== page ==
A footnote to the new location is that Minnesota's first professional teams played very nearby. Athletic Park was located on the block now occupied by Butler Square, just across I-394 from the new park. It might be nice to acknowledge this somehow.
As far as I know, there's simply nothing left anywhere of Griffith Stadium or American League Park (the original home of the Senators). Anything done to remember these places would probably have to be in the form of plaques or monuments. For example, did you know that there are three additional Hall-of-Famers who wear Washington Senators caps but are not recognized anywhere at the Metrodome? And did you know that those Senators - the forerunners of our Twins -- won the AL pennant three times, and the World Series once?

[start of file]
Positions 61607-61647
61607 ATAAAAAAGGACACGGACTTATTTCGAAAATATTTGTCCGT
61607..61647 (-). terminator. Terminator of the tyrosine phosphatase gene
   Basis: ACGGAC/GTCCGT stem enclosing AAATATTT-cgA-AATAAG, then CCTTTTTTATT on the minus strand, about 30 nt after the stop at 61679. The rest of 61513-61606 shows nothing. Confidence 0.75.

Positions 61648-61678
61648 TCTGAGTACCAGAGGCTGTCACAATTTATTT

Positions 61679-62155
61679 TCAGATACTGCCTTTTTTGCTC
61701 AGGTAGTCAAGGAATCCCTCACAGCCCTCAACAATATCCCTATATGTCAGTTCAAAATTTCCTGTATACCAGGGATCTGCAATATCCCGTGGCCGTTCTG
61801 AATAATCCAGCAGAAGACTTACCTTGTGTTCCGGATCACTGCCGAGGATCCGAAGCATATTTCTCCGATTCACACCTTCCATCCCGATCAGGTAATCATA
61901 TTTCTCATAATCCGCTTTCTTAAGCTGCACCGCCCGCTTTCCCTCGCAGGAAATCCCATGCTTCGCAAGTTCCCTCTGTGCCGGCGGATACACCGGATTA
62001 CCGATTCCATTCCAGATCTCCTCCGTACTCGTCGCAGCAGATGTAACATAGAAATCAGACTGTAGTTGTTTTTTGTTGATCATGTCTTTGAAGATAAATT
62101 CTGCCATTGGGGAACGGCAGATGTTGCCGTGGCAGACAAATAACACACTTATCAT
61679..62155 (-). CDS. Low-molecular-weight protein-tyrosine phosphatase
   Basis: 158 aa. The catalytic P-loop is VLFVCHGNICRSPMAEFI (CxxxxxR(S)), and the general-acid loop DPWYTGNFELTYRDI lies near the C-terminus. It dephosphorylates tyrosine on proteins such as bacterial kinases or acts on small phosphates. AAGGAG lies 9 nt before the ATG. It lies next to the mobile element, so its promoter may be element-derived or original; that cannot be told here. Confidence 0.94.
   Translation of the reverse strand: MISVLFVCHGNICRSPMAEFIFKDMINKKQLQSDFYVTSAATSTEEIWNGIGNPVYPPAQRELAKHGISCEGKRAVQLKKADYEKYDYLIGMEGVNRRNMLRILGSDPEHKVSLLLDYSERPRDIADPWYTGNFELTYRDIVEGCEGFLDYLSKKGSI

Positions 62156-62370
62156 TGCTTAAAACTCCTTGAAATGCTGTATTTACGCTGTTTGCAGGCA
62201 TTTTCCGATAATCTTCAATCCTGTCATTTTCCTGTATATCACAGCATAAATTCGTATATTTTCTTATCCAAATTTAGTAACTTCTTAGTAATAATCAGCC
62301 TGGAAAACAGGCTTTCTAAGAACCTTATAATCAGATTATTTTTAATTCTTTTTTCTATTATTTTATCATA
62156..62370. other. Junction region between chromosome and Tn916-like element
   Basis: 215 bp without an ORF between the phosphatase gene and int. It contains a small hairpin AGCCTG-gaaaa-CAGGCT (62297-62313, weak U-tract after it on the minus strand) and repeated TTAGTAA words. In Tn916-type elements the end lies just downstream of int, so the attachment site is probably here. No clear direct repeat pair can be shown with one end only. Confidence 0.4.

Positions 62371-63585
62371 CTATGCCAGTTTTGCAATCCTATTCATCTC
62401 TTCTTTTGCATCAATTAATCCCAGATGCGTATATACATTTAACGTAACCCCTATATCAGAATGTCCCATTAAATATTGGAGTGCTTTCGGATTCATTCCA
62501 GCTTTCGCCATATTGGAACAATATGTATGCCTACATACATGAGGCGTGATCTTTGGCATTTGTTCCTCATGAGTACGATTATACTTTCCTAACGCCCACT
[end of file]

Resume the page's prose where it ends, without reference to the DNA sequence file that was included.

These seem like things which need to be remembered in the new park. I'll try to work up more information on them some other day.
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This page was last modified on January 21, 2010.
"You talk about the magic, the aura, but what really makes a stadium is the fans. Concrete doesn't talk back to you. Chairs don't talk back to you. It's the people who are there, day in, day out, that makes the place magic."
– Bernie Williams
Explore the Site
Here are 50 images chosen randomly from the 3045 found on this site. Click the image to be taken to the original post. A new list is created every 10 minutes.
The tracks on the right will be moved to the newly-cleared area on the left. The edge of the ballpark will be about where the rocks and dirt meet.
A scene repeated about a BILLION times each game
The pouring is taking place at the very bottom of this photo.